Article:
Twitter has fallen in love with the tale of a “kitten portal” opening up in a couple’s back garden.
On Tuesday, the second anniversary of the first kittens being found, musician Mike Shirley-Donnelly shared the full story in a Twitter Moment.
“A negligent neighbour one street over from the house we were living in abandoned two unfixed female kittens,” Shirley-Donnelly told the Press Association.
“Given the local feral tomcat population, they got pregnant almost immediately and since every house in the vicinity except ours had dogs, our yard must have felt safe. We also had some overgrown bushes that we were waiting for the rainy season to end to take care of, but they provided decent shelter for the kittens.”
Five kittens were now living with the couple, when Delicaye, Shirley-Donnelly’s wife, heard meowing outside. It was a sixth kitten from a different litter and they named him Jon Snow. He would later be joined by his two siblings.
More and more kittens began appearing in the year after the first five were discovered. In total, 24 kittens were rescued, with 21 being the peak living in their house at one time. All of their stories were told in Shirley-Donnelly’s viral Twitter moment with adorable photos.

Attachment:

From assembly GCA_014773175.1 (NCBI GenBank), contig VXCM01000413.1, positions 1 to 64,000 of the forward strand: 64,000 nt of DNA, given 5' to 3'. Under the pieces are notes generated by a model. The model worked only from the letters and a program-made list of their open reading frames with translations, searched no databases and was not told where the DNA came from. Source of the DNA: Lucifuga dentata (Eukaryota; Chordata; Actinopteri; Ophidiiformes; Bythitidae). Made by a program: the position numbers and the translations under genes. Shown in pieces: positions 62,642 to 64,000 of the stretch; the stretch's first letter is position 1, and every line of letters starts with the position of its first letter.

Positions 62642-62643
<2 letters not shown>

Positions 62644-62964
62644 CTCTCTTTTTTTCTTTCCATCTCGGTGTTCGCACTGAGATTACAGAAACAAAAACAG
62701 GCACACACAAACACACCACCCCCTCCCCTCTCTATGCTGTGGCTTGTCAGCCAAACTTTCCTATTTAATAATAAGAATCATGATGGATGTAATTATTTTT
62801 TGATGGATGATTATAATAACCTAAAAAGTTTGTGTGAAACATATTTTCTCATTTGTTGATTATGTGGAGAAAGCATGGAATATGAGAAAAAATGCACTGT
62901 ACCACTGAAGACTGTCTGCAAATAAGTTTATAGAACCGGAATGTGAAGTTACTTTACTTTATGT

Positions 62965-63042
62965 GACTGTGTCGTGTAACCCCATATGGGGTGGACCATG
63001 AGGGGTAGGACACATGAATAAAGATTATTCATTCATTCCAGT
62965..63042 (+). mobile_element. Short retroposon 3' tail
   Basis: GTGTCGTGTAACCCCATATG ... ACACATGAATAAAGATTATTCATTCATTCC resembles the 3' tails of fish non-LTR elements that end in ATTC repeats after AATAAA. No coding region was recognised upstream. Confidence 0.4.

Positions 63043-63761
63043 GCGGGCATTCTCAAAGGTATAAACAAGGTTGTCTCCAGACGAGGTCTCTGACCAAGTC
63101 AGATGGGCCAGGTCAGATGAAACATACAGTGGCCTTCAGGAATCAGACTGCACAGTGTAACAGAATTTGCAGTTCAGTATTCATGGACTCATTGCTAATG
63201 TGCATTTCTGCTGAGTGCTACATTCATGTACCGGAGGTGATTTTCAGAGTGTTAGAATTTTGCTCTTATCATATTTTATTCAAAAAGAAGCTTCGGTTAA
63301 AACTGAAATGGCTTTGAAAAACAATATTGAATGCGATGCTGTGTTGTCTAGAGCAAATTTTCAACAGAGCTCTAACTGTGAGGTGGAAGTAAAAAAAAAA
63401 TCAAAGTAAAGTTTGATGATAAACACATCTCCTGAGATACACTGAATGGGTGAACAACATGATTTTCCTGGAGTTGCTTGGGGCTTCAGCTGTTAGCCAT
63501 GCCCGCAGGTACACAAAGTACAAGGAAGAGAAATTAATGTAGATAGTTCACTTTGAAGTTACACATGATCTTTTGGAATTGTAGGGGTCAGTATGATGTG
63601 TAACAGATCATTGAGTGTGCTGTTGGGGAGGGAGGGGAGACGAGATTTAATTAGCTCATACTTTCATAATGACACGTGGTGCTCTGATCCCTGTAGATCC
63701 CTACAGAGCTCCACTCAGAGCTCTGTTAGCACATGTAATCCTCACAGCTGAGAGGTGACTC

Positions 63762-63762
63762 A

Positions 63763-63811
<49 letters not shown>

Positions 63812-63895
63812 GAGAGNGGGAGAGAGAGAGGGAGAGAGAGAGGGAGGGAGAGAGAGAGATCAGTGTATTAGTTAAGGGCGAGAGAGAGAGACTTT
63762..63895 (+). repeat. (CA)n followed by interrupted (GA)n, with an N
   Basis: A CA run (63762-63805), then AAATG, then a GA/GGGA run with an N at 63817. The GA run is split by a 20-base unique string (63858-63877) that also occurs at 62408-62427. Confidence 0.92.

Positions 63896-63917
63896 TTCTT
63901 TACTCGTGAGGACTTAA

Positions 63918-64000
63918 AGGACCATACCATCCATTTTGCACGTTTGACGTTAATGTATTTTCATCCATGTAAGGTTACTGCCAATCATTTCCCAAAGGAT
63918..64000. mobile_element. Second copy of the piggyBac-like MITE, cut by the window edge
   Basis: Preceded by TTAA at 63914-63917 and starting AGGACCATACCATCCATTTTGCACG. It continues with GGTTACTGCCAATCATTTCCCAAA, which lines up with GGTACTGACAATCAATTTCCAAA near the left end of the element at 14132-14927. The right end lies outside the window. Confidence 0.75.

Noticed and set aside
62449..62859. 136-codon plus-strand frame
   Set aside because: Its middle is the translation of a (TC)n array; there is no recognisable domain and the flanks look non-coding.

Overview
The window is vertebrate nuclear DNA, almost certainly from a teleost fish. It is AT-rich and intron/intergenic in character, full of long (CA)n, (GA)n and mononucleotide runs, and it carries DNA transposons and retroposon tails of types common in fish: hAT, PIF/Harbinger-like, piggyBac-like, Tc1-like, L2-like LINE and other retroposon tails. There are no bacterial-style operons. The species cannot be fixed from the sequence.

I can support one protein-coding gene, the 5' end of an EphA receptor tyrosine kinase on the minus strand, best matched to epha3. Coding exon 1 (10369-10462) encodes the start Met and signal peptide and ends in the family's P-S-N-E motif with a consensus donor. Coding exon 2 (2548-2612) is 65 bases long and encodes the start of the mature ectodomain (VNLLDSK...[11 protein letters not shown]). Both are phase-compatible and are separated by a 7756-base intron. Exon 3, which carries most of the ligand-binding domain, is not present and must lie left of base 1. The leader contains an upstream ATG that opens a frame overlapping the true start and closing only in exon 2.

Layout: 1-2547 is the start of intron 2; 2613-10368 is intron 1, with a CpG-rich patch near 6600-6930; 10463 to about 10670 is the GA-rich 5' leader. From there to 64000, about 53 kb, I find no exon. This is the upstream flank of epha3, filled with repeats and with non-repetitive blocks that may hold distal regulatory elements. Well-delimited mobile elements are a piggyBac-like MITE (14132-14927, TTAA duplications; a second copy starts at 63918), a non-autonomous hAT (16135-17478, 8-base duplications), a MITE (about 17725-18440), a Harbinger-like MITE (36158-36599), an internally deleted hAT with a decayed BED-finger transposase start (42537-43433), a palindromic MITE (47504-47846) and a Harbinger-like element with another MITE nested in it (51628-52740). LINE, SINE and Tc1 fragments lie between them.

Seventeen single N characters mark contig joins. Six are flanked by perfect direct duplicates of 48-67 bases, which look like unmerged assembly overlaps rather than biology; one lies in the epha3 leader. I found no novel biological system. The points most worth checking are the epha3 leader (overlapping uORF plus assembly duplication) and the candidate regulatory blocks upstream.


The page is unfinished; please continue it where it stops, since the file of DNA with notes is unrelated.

Soon after the kitten portal had been closed by catching and neutering the two original female strays, Shirley-Donnelly and his wife moved to a larger house in Palm Springs to accommodate the new members of their family.
So what’s it like living with so many cats in the house?
“It’s possible that since we got almost all of the cats from birth or early-kittenhood that they’ve decided we’re their parents, if that makes sense. So there are no aggressive behaviours, no in-fighting, no territory marking, but they all care for each other and are super-affectionate with us.
If people take away anything from his Twitter thread, Shirley-Donnelly wants people to be educated about spaying cats.
“I’m not sure how the programmes work in the UK, but at least in California we have trap/neuter/release programmes though local animal shelters where if you use a safe trap (we use Havahart brand ones) and bring the feral cat to them, they’ll fix it, vaccinate it and you can return it to where you found it to live out its days in the wild if it’s not tameable,” he said.
“They notch a tiny little corner out of the cats ear so you can tell from a distance if the cat is fixed or not.”